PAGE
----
Posts tagged 4-Casestudy
Dehumanising Identity in a Globalised World

In a world troubled by seemingly intractable and overwhelming challenges, virtually every global, national, and regional conflict is organised around group-based difference. The practice of “othering” supports territorial disputes, sectarian violence, military conflict, the spread of disease, hunger and food insecurity, and even climate change. How can we understand this trend and do we have the tools to counter it?  

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How being self-motivated is an asset

When you are expected to uproot your life every four years, how do you stay motivated and emrabce change? Diplomats are required to do this as part of their jobs so as not to get too attached to their houst country. Naturally, while international diplomacy is a fascinating career, it contains several challenges and severe working conditions which means having strong mental and psychological fortitude. Moving to a new home is one of the most stressful situations to be placed in. Imagine doing this more than ten times in your life. In addition to moving, you need to learn the local language to operate effectively, ensure your family needs are taken care of and embrace a host of political and cultural change. Your decision has immense consequences, but preparing a road map to help manage with such changes can be a gamechanger.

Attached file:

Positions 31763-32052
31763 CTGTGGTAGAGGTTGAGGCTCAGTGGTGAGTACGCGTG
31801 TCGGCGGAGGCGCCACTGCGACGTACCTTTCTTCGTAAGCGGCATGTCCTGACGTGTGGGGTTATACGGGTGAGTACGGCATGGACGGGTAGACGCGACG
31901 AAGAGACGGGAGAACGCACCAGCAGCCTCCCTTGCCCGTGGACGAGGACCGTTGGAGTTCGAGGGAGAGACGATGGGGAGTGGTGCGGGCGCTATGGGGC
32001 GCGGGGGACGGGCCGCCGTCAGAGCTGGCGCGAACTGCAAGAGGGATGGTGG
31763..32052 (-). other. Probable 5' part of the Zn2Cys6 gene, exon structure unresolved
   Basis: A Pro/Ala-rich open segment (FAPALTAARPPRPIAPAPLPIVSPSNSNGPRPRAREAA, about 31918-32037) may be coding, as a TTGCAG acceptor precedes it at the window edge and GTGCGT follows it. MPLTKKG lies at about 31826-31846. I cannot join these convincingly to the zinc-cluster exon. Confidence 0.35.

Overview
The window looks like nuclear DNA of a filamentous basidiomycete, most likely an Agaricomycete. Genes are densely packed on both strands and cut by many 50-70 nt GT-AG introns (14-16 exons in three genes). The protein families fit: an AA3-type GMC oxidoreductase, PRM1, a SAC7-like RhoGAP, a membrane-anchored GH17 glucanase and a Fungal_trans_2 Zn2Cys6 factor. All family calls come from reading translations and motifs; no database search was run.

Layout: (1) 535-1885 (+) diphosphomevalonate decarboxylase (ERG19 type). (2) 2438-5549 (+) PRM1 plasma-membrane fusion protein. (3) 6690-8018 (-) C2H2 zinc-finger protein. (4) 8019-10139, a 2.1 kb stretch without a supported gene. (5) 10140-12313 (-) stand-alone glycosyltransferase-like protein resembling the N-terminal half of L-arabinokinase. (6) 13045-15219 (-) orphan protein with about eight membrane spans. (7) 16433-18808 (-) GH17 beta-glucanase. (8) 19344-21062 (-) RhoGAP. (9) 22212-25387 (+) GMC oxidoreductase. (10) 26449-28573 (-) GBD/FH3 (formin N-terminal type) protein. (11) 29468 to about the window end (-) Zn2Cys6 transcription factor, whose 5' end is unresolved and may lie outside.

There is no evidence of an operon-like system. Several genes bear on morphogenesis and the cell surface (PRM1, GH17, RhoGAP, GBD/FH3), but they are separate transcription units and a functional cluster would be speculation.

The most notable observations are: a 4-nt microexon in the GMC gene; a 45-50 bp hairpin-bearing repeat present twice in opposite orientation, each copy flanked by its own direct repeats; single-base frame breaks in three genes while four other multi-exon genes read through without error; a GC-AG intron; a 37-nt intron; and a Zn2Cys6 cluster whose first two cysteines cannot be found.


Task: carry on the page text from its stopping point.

Here are a few helpful reminders on how to maintain self-motivation in times of extreme change and stress.

1. Look at any situation as an opportunity to learn